What is a ‘Bid-Ask Spread’
A bid-ask spread is the amount by which the ask price exceeds the bid price for an asset in the market. The bid-ask spread is essentially the difference between the highest price that a buyer is willing to pay for an asset and the lowest price that a seller is willing to accept to sell it.
BREAKING DOWN ‘Bid-Ask Spread’
For example, if the bid price for the stock is $19 and the ask price for the same stock is $20, then the bid-ask spread for the stock in question is $1. The bid-ask spread can also be stated in percentage terms; it is customarily calculated as a percentage of the lowest sell price or ask price. For the stock in the example above, the bid-ask spread in percentage terms would be calculated as $1 divided by $20 (the bid-ask spread divided by the lowest ask price) to yield a bid-ask spread of 5% ($1 / $20 x 100). This spread would close if a potential buyer offered to purchase the stock at a higher price or if a potential seller offered to sell the stock at a lower price.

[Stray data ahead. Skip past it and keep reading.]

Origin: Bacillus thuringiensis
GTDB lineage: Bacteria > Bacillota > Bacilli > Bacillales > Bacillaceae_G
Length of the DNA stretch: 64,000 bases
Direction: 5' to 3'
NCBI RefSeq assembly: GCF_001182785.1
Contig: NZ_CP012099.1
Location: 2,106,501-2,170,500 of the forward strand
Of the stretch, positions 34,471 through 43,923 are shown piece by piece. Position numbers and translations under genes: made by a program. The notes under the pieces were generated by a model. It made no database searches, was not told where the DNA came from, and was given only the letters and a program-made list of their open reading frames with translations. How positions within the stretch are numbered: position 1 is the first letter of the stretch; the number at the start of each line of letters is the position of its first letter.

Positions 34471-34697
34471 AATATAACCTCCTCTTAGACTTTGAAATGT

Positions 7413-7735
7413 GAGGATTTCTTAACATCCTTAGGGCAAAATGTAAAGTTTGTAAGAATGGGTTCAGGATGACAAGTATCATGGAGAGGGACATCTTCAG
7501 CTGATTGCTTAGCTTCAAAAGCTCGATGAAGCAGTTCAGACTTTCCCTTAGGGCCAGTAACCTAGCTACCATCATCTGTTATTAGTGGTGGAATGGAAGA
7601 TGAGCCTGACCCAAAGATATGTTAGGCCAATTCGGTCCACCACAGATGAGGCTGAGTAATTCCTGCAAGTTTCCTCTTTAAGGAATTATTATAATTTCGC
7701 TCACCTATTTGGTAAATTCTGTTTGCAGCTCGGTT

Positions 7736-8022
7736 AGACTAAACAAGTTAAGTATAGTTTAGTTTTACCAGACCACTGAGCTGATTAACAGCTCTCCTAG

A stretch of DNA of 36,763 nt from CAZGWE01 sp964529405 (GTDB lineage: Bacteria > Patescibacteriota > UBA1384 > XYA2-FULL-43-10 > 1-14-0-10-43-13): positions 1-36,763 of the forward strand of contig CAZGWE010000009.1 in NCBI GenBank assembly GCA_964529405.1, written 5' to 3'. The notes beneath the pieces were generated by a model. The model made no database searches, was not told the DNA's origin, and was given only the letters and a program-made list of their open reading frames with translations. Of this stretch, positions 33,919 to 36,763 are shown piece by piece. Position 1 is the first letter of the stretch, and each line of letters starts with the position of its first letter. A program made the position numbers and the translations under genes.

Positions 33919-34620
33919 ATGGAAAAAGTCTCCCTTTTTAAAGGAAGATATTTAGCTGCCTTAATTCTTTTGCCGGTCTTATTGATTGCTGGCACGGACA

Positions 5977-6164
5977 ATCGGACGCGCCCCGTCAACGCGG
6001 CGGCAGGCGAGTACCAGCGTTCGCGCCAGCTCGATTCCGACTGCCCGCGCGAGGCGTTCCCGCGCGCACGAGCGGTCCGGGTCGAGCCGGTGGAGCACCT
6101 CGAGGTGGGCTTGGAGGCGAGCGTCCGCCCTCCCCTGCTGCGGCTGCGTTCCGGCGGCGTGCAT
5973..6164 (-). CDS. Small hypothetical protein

The bid-ask spread is a reflection of the supply and demand for a particular asset. The bids represent the demand, and the asks represent the supply for the asset. The depth of the bids and the asks can have a significant impact on the bid-ask spread, making it widen significantly if one outweighs the other or if both are not robust. Market makers and traders make money by exploiting the bid-ask spread and the depth of bids and asks to net the spread difference.
The Bid-Ask Spread’s Relation to Liquidity
The size of the bid-ask spread from one asset to another differs mainly because of the difference in liquidity of each asset. Certain markets are more liquid than others. For example, currency is considered the most liquid asset in the world, and the bid-ask spread in the currency market is one of the smallest (one-hundredth of a percent); in other words, the spread can be measured in fractions of pennies. On the other hand, less liquid assets, such as small-cap stocks, may have spreads that are equivalent to 1 to 2% of the asset’s lowest ask price.